By September 15, 2009 3 Comments Read More →

Did the Reporter or GM Blow it on a Definition of TPS?

Calif. to get dose of auto anguish | Detroit Free Press | Freep.com

Here’s a recent story about the demise of NUMMI, in which, the reporter wrote:
“On the manufacturing side, GM did sustain much of what it learned from Toyota in its Global Manufacturing System, a standardized set of practices that literally choreograph workers’ jobs to maximize efficiency, minimize physical movement and focus on using inventory only as needed.”

That sounds like the old complaint of “turning workers into robots.” That doesn’t sound like Lean to me. Did the reporter get it wrong or did GM tell the reporter a skewed view of Lean?

The Toyota Production System is all about standardized work but (probably more importantly) it’s also focused on engaging every worker in continuously improving their own work. Did GM not learn that from Toyota at NUMMI?
The article sort of implies that geniuses like GM’s Mark Hogan were able to figure it all out for those dumb workers, who needed to be choreographed. My old GM plant manager who learned at NUMMI didn’t expect to come up with all of the answers. His job was to teach and to ask the right questions.
TPS isn’t just a new form of Taylorism where the employees are expected to unthinkingly execute the choreography of the educated class. The article gives a different, and wrong, impression.

Kevin Meyer, at Evolving Excellence, coincidentally blogged about this yesterday, too.

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Mark Graban's passion is creating a better, safer, more cost effective healthcare system for patients and better workplaces for all. Mark is a consultant, author, and speaker in the "Lean healthcare" methodology. He is author of the Shingo Award-winning books Lean Hospitals and Healthcare Kaizen, as well as The Executive Guide to Healthcare Kaizen. His most recent project is an eBook titled Practicing Lean that benefits the Louise H. Batz Patient Safety Foundation, where Mark is a board member. Mark is also the VP of Improvement & Innovation Services for the technology company KaiNexus.

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3 Comments on "Did the Reporter or GM Blow it on a Definition of TPS?"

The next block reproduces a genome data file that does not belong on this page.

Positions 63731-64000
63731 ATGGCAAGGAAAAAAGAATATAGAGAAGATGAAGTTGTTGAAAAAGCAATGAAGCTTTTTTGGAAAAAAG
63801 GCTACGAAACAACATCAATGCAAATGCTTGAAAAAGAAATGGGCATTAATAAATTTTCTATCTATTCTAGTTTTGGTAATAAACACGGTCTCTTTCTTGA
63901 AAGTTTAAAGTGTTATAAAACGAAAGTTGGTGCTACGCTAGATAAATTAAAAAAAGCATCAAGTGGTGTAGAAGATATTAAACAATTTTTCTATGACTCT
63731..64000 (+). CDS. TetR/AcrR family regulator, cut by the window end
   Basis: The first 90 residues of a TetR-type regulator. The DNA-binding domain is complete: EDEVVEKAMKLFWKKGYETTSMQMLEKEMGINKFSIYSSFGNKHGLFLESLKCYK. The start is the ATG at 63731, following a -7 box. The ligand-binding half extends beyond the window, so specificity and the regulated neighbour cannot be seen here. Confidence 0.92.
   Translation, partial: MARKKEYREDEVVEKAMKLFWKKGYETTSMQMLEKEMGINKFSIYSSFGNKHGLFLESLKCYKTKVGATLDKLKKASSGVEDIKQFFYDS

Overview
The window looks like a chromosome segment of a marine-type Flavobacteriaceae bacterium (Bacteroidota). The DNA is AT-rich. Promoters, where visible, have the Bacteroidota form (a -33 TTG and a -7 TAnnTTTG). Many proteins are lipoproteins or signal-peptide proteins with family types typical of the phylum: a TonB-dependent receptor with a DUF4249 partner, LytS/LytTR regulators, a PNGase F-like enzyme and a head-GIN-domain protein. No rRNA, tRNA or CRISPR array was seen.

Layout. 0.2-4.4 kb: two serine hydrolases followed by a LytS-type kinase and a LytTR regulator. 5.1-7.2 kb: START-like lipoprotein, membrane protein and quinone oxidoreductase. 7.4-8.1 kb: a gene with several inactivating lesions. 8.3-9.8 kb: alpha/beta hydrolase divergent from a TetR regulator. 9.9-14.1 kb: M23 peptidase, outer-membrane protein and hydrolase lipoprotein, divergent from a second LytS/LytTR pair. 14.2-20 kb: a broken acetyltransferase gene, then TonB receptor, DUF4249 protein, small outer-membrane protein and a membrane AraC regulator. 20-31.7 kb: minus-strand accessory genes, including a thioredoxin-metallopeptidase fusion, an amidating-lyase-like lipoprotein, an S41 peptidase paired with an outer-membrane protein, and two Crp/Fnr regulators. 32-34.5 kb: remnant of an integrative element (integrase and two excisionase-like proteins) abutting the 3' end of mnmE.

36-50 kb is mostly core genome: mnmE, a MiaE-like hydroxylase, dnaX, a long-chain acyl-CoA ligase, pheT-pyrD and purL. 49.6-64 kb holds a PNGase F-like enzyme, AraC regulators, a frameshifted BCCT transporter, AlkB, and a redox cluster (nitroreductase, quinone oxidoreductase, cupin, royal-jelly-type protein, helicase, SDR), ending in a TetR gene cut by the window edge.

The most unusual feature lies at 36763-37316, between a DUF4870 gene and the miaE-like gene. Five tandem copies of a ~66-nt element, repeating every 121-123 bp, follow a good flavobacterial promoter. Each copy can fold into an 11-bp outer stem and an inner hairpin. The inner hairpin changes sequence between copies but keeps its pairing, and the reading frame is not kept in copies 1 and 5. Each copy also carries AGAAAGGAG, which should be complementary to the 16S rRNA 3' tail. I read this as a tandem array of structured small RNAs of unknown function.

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  1. Anonymous says:

    John Shook had a much better crisp definition of TPS in his most recent blog post:

    "The Toyota Production System starts and ends with people building quality into the process."

  2. Mark Welch says:

    Sad. Such a total miss by the Detroit Free Press. We can't expect reporters to know the ins and outs of everything they report on, but this is an excellent example of how the press can shape public opinion for the worse when they lack deeper understanding of what they are covering. Unfortunately in this information age, misinformation is accelerated more quickly and abundantly.

  3. Anonymous says:

    I cannot really say who got it wrong. It all really depends on who within GM you are talking to about lean. In general I think GM has missed the boat in terms of worker engagement and has focused lean as totally an HPU measurement. I have been in GM plants that are filthy dirty and the Plant Manager will brag about how his HPU is the best in the Harbour report. Unfortunately people working for Harbour reinforce this thinking and give them positive feedback and tell them they are really lean becasue they are close to or better than Toyota in HPU. There is also an emphasis that lean is only related to the manufacturing floor. Hence the big disconnect between GM's Production System and their Purchasing Policies. The two do not support each other and the Purchasing policies drive more cost into the system while minimizing piece cost. I could go own but you get the picture that GM's Lean and Toyota's Lean are still far apart.

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